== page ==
Amcham: How has this Corona virus pandemic impacted the mission and management of the University of Luxembourg?
Professor Pallage: The Covid-19 pandemic has indeed had a significant impact on the activities of the University and especially on the teaching. However, the University has never stopped its activities, going from face-to-face to remote teaching and remote work over one weekend. Researchers have never ceased their research activities, even if they have sometimes had to substitute some projects for others. Our third mission, of service to the country, intensified with the mobilization of researchers in the Covid-19 Task Force and participation in public debate. A crisis unit provided crisis management and initiated numerous measures to limit the risks for the university community while preserving the continuity of activities.
Amcham: How has this Corona Virus pandemic impacted the students and what steps have you taken to mitigate the adverse consequences on the student learning experience?
Professor Pallage: Students needed to adapt quickly and learn in new ways from one day to another. Moreover, many who had jobs were not able to keep these. For some students, this created financial difficulties. But above all, students were missing their contacts and suffered from isolation.
We took a number of measures to address these issues. To ensure effective hybrid teaching, the University invested significantly in installing live streaming equipment in the lecture halls. Teaching staff received intensive support for the digitalisation of their lectures and for live remote courses; students were offered tutorials for distance learning. We intensified various financial support services for our students and offered the deferral of rents and even food vouchers. In addition, an online mental health and therapy platform for students and staff as well as activities against social isolation have been set up. I personally keep in regular email contact with our students to explain our measures and to provide encouragement.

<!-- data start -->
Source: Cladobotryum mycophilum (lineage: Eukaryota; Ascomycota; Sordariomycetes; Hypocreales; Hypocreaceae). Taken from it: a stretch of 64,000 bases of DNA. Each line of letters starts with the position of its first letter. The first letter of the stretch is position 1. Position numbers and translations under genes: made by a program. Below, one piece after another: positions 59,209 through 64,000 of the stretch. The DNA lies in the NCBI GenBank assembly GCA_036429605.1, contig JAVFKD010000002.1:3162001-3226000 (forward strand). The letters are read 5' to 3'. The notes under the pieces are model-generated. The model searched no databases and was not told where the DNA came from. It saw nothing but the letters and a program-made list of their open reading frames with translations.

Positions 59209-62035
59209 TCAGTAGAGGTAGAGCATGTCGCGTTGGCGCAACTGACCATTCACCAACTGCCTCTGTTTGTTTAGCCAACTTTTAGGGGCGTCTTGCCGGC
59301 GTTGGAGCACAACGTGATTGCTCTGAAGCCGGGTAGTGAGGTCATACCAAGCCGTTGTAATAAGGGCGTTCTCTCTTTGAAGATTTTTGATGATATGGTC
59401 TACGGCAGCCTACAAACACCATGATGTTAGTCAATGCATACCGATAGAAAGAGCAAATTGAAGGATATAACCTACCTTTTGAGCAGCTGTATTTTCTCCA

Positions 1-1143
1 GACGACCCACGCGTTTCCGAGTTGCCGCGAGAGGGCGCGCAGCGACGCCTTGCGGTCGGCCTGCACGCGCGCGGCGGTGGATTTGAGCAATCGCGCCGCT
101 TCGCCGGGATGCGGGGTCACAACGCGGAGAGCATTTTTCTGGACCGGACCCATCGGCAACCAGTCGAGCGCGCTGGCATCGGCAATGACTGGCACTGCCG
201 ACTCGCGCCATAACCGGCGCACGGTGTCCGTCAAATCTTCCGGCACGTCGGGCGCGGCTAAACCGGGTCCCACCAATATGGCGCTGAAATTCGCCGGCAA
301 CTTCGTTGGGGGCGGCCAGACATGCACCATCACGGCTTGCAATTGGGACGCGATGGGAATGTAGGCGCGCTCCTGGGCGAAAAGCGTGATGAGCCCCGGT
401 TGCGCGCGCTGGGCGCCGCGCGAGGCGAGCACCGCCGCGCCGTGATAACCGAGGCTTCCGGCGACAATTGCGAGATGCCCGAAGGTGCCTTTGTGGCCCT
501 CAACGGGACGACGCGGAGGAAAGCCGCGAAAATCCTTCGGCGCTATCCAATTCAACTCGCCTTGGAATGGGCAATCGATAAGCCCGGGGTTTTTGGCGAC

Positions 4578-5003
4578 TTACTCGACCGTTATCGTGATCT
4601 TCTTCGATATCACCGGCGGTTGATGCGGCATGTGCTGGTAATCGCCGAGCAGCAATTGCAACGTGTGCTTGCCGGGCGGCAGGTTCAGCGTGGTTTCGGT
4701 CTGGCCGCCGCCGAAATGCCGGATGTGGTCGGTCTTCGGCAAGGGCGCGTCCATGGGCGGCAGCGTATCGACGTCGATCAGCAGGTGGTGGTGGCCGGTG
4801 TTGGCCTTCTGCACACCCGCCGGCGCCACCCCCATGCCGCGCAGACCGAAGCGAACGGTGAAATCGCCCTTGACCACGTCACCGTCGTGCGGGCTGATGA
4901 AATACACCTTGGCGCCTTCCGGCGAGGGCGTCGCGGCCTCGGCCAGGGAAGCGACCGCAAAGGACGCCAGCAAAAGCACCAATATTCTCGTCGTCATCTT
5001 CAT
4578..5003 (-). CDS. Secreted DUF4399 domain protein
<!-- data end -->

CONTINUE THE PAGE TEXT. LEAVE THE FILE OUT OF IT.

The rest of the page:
Amcham: Luxembourg has historically had a relatively lower percentage of high school students attending colleges or universities as compared to surrounding European countries. To what extent is the existence of the University of Luxembourg addressing this situation?
Professor Pallage: I am convinced that the proximity to a university is an important factor in raising the educational level of the population. Thanks to the creation of the University of Luxembourg, even those who could not afford to go abroad can now obtain a university degree which is required for more and more jobs. In this sense, our University is also an instrument of social mobility.
Amcham: What is the most popular field of studies at the undergraduate level? What are the offerings and relative popularity of the post graduate master’s degree and Doctoral studies programs?
Professor Pallage: Traditionally, fields such as business, administration and law as well as social sciences, including economics, are in high demand at both Bachelor and Master levels, followed by educational sciences and humanities. There is also an important increase in interest for the scientific fields (Engineering, Mathematics, Computer Sciences) at the Bachelor and Master level.
With regard to Doctoral studies, by far the largest proportion, around 550 out of our 920 doctoral students, are doing their PhD at the Doctoral School in Sciences and Engineering, consisting of seven programmes such as Civil, Mechanical, Electrical or ICT Engineering, Mathematics, Physics and Material Sciences, Biomedicine as well as Data and Computational Sciences. Moreover, a Master in Technopreneurship will start in February 2022.
Amcham: Please explain to our readers the situation with the establishment of a regime of medical studies at the University of Luxembourg? What is the plan and how long will it take?